Wednesday, August 19, 2009

for the love of god

Almost 42 years ago today, my mom married my dad in this wedding dress.  

My grandparents didn't show up to their ceremony because my mom was Catholic.  From all historic accounts of this tale, my dad's parents liked my mom but they were Protestant and mom was, well...not. 

The reason this is topical for me is three-fold: 
1) My mom and dad are still (happily) married and about to celebrate their anniversary on Sept 4th. mind blowing.
2) I coincidentally just did this fun photo shoot 2 weeks ago in her wedding dress with my friend Liam.
3) And, I was talking religion tonight with my sweet friend Kevin.

Kevin just got back from Tel Aviv and he was sharing his stunning photos of mosques, churches, the weeping wall and images of Mary and Jesus.  The images of Jerusalem and the Dead Sea were beyond breath taking. The conversation evolved to how important it is within certain cultures to marry within your own religion.  He explained, in his opinion, that it had more to do with culture than faith, the desire is really rooted in the sense of belonging and the heritage of a close knit community that it can bring.  Kevin is Jewish.  I explained to him that I never really did understand why that rationale is so important. Isn't love simply important enough? (and, believe me, I have first hand experience after being engaged to a Jew in a different lifetime).

Don't get me wrong, I do feel that we all need to believe in something, have faith and hope in something - so that we don't let the weight of the world bring us down.   But the problem lies in that we use the power of religion as an excuse to either do right or wrong against other people.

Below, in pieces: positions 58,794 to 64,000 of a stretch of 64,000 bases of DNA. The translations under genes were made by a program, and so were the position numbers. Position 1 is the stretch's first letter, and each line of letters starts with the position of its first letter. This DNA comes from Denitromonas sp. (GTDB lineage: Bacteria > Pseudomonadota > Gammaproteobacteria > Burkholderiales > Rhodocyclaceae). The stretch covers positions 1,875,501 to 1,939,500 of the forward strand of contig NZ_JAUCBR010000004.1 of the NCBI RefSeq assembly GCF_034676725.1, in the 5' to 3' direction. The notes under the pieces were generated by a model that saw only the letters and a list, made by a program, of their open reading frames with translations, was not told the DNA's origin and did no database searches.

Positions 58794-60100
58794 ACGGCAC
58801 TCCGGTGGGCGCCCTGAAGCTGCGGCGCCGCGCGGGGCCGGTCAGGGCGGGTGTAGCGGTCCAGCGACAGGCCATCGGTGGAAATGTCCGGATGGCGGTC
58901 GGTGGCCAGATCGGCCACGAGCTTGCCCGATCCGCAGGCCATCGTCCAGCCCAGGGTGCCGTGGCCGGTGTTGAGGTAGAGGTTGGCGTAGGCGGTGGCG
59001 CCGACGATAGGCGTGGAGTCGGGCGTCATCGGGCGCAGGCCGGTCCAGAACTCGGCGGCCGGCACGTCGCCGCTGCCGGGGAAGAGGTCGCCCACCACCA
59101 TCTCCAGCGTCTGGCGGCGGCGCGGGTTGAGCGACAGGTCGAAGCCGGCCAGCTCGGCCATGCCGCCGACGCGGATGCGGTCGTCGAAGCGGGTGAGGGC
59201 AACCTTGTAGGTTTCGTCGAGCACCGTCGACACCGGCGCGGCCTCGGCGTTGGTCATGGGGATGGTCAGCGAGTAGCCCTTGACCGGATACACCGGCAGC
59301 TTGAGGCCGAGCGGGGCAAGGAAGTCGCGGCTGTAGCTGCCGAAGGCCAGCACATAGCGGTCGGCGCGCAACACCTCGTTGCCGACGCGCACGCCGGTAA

Isn't it really just about being a professional human being?  Just work hard to feel love and share love, build a community in your own family - have dinner at the table, make time to meet with friends, sit down and write a hand-written thank you letter (for anything), leave tiny presents to your love to remind them why you care about them so much.  

Consider yourself like a rockstar - you wouldn't be where you are today without your fans.  So, at the end of it all, when you're up on the podium and you start by thanking the Lord and your saviour Jesus Christ, don't forget to thank all the little people that made you famous in every day of your life.


  1. in defence of the above mentioned grand parents, religious and cultural divides were very different 40 + years ago. In our community, religions and cultures did not mix because of long memories and stories passed from one generation to the next. Hence catholic schools, and protestant schools. My parents were forward thinking for their time. My best friend in elementary was a Jewish girl and I, being a black protestant (presbyterian) went to Holy Angels an all girl catholic school. Many things have changed in the years since Don and Pat were married. Think of all the things we now have that were not even thought of then, blackberries, I phones, facebook, twitter, CNN...They were a product of their upbringing, as we all are. We can only hope that each generation gains insight into their fellow man and realize what a small world it is and that we are all brothers and sister under the same sun. Love you and hope I was not too long winded.

  2. the kids today what with their ataris and jello puddings and hammer pants...I tell you...